Di Chiara G: The role of dopamine in drug abuse viewed from the perspective of its role in motivation. Drug Alcohol Depend 1995; 38:95–137; correction,  1996; 39:155
 
Boileau I, Assaad JM, Pihl RO, Benkelfat C, Leyton M, Diksic M, Tremblay RE, Dagher A: Alcohol promotes dopamine release in the human nucleus accumbens. Synapse  2003; 49:226–231
[PubMed]
[CrossRef]
 
Volkow ND, Wang GJ, Fowler JS, Logan J, Hitzemann R, Ding YS, Pappas N, Shea C, Piscani K: Decreases in dopamine receptors but not in dopamine transporters in alcoholics. Alcohol Clin Exp Res  1996; 20:1594–1598
[PubMed]
[CrossRef]
 
Rommelspacher H, Raeder C, Kaulen P, Brüning G: Adaptive changes of dopamine-D2 receptors in rat brain following ethanol withdrawal: a quantitative autoradiographic investigation. Alcohol  1992; 9:355–362
[PubMed]
[CrossRef]
 
Koob GF, Le Moal M: Drug abuse: hedonic homeostatic dysregulation. Science  1997; 278:52–58
[PubMed]
[CrossRef]
 
Rossetti ZL, Melis F, Carboni S, Diana M, Gessa GL: Alcohol withdrawal in rats is associated with a marked fall in extraneuronal dopamine. Alcohol Clin Exp Res  1992; 16:529–532
[PubMed]
[CrossRef]
 
Dettling M, Heinz A, Dufeu P, Rommelspacher H, Gräf K-J, Schmidt LG: Dopaminergic responsivity in alcoholism: trait, state, or residual marker? Am J Psychiatry  1995; 152:1317–1321
[PubMed]
 
Heinz A, Dufeu P, Kuhn S, Dettling M, Graf K, Kurten I, Rommelspacher H, Schmidt LG: Psychopathological and behavioral correlates of dopaminergic sensitivity in alcohol-dependent patients. Arch Gen Psychiatry  1996; 53:1123–1128
[PubMed]
 
Robbins TW, Everitt BJ: Neurobehavioural mechanisms of reward and motivation. Curr Opin Neurobiol  1996; 6:228–236
[PubMed]
[CrossRef]
 
Laine TP, Ahonen A, Torniainen P, Heikkilä J, Pyhtinen J, Räsänen P, Niemelä O, Hillbom M: Dopamine transporters increase in human brain after alcohol withdrawal. Mol Psychiatry  1999; 4:189–191
[PubMed]
[CrossRef]
 
Tiihonen J, Vilkman H, Räsänen P, Ryynänen OP, Hakko H, Bergman J, Hämäläinen T, Laakso A, Haaparanta-Solin M, Solin O, Kuoppamäki M, Syvalahti E, Hietala J: Striatal presynaptic dopamine function in type 1 alcoholics measured with positron emission tomography. Mol Psychiatry  1998; 3:156–161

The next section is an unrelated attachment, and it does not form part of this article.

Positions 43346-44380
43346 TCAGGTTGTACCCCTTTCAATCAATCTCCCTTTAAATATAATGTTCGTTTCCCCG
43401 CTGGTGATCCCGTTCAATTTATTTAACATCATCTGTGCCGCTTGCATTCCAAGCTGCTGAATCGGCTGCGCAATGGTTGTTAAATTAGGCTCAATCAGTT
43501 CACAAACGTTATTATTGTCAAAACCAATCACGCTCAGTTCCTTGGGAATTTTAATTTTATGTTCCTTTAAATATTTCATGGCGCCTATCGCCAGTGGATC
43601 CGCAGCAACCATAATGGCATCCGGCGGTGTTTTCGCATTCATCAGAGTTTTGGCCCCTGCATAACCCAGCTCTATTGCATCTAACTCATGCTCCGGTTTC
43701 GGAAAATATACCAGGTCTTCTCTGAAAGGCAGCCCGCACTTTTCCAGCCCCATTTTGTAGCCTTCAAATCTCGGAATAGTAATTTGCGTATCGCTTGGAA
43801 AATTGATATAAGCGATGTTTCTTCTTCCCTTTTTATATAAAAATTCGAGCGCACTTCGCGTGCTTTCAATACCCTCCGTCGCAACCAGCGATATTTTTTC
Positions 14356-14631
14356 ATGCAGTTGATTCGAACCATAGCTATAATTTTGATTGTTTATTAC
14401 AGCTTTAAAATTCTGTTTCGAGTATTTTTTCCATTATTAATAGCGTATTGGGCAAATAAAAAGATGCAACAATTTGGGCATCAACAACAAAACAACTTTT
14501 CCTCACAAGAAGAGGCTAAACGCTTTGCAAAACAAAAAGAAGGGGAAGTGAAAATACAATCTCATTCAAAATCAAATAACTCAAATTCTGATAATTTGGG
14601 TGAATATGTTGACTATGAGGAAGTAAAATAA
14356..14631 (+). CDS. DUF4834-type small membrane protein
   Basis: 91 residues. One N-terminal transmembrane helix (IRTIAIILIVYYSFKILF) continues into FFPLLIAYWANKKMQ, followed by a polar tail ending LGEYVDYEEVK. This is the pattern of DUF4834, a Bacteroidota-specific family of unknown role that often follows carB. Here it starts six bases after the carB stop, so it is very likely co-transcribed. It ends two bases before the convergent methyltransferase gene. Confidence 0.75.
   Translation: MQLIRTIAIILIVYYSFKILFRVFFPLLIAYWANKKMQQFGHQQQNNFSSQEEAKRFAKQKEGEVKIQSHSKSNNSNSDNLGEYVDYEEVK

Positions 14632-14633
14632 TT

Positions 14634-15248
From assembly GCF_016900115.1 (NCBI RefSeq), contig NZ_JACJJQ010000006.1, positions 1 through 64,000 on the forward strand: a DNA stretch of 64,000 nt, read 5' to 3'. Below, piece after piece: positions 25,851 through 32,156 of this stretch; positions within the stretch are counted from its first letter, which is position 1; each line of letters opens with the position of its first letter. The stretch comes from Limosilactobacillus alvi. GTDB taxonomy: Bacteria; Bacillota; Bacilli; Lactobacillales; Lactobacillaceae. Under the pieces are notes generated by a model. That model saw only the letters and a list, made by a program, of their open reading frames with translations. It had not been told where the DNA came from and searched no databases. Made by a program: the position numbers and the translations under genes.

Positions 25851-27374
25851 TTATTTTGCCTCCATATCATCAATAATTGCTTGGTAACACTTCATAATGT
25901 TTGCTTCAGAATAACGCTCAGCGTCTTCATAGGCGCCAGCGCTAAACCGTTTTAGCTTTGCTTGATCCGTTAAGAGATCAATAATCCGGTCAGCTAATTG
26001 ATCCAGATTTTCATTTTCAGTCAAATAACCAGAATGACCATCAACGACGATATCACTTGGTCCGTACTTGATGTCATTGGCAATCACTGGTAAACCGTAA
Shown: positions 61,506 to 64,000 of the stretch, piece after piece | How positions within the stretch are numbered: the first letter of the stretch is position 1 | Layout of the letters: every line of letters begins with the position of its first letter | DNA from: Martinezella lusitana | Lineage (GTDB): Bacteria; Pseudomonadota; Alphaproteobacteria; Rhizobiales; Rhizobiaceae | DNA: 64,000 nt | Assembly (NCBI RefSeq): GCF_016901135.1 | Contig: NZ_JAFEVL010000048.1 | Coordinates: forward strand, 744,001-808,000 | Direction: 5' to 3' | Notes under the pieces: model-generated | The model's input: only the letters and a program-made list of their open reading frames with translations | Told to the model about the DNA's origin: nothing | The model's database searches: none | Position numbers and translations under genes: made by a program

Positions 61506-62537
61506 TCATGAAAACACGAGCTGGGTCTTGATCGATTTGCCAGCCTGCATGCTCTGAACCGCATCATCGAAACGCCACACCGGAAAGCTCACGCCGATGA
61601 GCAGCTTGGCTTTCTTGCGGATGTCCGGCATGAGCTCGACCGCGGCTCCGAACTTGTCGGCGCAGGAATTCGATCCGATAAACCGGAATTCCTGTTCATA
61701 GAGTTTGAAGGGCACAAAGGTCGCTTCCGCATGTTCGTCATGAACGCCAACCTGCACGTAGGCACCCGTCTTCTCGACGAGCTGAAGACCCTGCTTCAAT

[PubMed]
[CrossRef]
 
Heinz A, Siessmeier T, Wrase J, Hermann D, Klein S, Grüsser-Sinopoli SM, Flor H, Braus DF, Buchholz HG, Gründer G, Schreckenberger M, Smolka MN, Rösch F, Mann K, Bartenstein P: Correlation between dopamine D2 receptors in the ventral striatum and central processing of alcohol cues and craving. Am J Psychiatry  2004; 161:1783–1789; correction, 161:2344
[PubMed]
[CrossRef]
 
First MB, Spitzer RL, Gibbon M, Williams JBW: Structured Clinical Interview for DSM-IV-TR Axis I Disorders, Research Version, Patient Edition With Psychotic Screen (SCID-I/P W/PSY SCREEN). New York, New York State Psychiatric Institute, Biometrics Research, 2001
 
First MB, Gibbon M, Spitzer RL, Williams JBW, Benjamin L: Structured Clinical Interview for DSM-IV Personality Disorders (SCID-II): Interview and Questionnaire. Washington, DC, American Psychiatric Press, 1997
 
Skinner HA, Horn JL: Alcohol Dependence Scale: Users Guide. Toronto, Addiction Research Foundation, 1984
 
Skinner HA, Sheu WJ: Reliability of alcohol use indices: the Lifetime Drinking History and the MAST. J Stud Alcohol  1982; 43:1157–1170
[PubMed]
 
Singleton EG, Henningfield JE, Tiffany ST: Alcohol Craving Questionnaire: ACQ-Now: Background and Administration Manual. Baltimore, National Institute on Drug Abuse Addiction Research Center, 1994
 
Miller WR, Del Boca FK: Measurement of drinking behavior using the Form 90 family of instruments. J Stud Alcohol Suppl  1994; 12:112–118
[PubMed]
 
Sass H, Soyka M, Mann K, Zieglgänsberger W: Relapse prevention by acamprosate: results from a placebo-controlled study on alcohol dependence. Arch Gen Psychiatry  1996; 53:673–680; correction, 53:1097
[PubMed]
 
Firnau G, Garnett ES, Chirakal R, Sood S, Nahmias C, Schrobilgen G: [18F]Fluoro-l–dopa for the in vivo study of intracerebral dopamine. Int J Rad Appl Instrum [A]  1986; 37:669–675
[PubMed]
[CrossRef]
 
Cumming P, Gjedde A: Compartmental analysis of dopa decarboxylation in living brain from dynamic positron emission tomograms. Synapse  1998; 29:37–61
[PubMed]
[CrossRef]
 
Gillings NM, Bender D, Falborg L, Marthi K, Munk OL, Cumming P: Kinetics of the metabolism of four PET radioligands in living minipigs. Nucl Med Biol  2001; 28:97–104
[PubMed]
[CrossRef]
 
Patlak CS, Blasberg RG: Graphical evaluation of blood-to-brain transfer constants from multiple-time uptake data: generalizations. J Cereb Blood Flow Metab  1985; 5:584–590
[PubMed]
[CrossRef]
 
Gjedde A: Exchange diffusion of large neutral amino acids between blood and brain, in Peptide and Amino Acid Transport Mechanisms in the Central Nervous System. Edited by Rakic LJ, Begley DJ, Davson H, Zlokovic BV. New York, Stockton Press, 1988, pp 209–217
 
Talairach J, Tournoux P: Co-Planar Stereotaxic Atlas of the Human Brain: Three-Dimensional Proportional System. New York, Thieme Medical, 1988
 
Gründer G, Siessmeier T, Piel M, Vernaleken I, Buchholz HG, Zhou Y, Hiemke C, Wong DF, Rösch F, Bartenstein P: Quantification of D2-like dopamine receptors in the human brain with 18F-desmethoxyfallypride. J Nucl Med  2003; 44:109–116; correction, 44:145